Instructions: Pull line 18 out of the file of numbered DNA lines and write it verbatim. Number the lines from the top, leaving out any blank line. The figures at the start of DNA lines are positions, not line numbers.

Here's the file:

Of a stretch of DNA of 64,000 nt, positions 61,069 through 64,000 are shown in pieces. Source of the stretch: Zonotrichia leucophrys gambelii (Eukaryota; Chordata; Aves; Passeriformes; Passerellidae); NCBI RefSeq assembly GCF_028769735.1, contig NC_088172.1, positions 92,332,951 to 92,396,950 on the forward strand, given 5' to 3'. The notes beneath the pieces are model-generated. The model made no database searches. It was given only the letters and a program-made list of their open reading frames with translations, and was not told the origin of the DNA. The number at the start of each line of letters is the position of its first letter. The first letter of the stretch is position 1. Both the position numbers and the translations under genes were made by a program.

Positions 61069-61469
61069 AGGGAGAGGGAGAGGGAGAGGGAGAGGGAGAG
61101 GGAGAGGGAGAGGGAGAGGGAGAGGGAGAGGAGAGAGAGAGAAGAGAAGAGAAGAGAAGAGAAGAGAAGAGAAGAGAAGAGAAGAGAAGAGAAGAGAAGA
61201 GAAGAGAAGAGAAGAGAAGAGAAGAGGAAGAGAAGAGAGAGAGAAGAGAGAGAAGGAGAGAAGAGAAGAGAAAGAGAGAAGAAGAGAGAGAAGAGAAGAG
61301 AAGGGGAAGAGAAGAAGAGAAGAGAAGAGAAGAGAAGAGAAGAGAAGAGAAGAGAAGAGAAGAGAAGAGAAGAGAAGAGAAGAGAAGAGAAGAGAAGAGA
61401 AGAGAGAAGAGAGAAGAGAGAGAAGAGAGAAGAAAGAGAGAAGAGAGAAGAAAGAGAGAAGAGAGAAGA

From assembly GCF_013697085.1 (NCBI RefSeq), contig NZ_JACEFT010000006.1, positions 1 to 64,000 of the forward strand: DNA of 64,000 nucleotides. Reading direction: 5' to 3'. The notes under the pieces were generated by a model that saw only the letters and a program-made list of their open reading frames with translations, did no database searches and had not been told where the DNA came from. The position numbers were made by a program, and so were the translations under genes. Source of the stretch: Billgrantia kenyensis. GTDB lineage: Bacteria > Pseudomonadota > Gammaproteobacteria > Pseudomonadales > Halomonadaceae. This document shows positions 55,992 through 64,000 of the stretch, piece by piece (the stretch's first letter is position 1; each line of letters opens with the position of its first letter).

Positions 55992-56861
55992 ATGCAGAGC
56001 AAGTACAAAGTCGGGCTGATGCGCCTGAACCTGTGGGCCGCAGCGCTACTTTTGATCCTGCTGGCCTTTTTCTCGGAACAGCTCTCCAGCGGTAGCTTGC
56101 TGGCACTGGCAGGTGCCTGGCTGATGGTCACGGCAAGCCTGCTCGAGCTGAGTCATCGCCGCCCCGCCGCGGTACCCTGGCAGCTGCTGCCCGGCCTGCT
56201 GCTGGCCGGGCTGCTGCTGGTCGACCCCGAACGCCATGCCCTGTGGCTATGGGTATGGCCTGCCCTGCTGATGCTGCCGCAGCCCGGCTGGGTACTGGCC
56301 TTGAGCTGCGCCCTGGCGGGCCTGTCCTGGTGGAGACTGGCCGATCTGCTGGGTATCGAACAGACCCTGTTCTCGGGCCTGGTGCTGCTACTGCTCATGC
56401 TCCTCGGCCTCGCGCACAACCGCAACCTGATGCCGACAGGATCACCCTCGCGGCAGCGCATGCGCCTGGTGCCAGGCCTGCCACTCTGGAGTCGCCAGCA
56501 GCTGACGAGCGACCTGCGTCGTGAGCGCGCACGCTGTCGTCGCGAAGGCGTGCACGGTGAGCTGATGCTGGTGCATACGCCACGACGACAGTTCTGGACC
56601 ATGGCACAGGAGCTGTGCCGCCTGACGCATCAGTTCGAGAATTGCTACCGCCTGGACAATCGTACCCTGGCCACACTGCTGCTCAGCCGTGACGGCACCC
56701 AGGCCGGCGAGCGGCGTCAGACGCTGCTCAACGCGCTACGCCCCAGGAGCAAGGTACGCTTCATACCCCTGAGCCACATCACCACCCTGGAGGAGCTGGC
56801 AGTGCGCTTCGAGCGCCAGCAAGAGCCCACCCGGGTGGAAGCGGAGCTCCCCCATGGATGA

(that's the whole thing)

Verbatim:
56701 AGGCCGGCGAGCGGCGTCAGACGCTGCTCAACGCGCTACGCCCCAGGAGCAAGGTACGCTTCATACCCCTGAGCCACATCACCACCCTGGAGGAGCTGGC